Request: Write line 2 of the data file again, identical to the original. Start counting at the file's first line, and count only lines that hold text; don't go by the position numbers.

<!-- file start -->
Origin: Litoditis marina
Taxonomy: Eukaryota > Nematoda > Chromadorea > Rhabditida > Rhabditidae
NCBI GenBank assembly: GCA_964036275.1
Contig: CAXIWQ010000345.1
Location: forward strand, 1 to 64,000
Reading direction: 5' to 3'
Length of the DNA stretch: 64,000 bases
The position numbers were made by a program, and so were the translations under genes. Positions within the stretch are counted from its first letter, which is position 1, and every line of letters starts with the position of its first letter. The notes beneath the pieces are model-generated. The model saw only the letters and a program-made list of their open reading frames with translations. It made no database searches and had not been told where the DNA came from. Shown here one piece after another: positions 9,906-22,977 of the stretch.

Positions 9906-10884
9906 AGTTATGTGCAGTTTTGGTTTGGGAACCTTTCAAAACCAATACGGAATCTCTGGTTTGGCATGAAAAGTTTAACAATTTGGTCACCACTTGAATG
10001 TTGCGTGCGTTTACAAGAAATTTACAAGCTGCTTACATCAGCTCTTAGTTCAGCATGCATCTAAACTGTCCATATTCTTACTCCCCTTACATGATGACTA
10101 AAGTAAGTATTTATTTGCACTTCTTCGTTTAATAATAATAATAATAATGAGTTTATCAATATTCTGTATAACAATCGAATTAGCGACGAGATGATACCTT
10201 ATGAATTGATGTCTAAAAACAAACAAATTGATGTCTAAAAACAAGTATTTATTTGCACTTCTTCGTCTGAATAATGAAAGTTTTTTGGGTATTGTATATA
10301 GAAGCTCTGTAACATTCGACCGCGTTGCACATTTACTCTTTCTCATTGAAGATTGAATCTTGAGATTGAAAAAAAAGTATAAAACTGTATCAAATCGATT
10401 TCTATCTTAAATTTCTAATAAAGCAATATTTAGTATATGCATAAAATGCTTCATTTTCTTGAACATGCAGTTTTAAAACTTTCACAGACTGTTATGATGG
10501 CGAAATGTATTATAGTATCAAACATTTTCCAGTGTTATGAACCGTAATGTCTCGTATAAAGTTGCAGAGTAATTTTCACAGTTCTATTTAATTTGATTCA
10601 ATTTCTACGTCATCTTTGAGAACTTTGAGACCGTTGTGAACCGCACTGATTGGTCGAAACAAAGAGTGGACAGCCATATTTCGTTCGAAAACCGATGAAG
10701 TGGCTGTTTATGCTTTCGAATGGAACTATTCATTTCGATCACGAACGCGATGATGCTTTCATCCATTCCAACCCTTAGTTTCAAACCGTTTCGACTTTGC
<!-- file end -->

Taxonomy: Eukaryota > Nematoda > Chromadorea > Rhabditida > Rhabditidae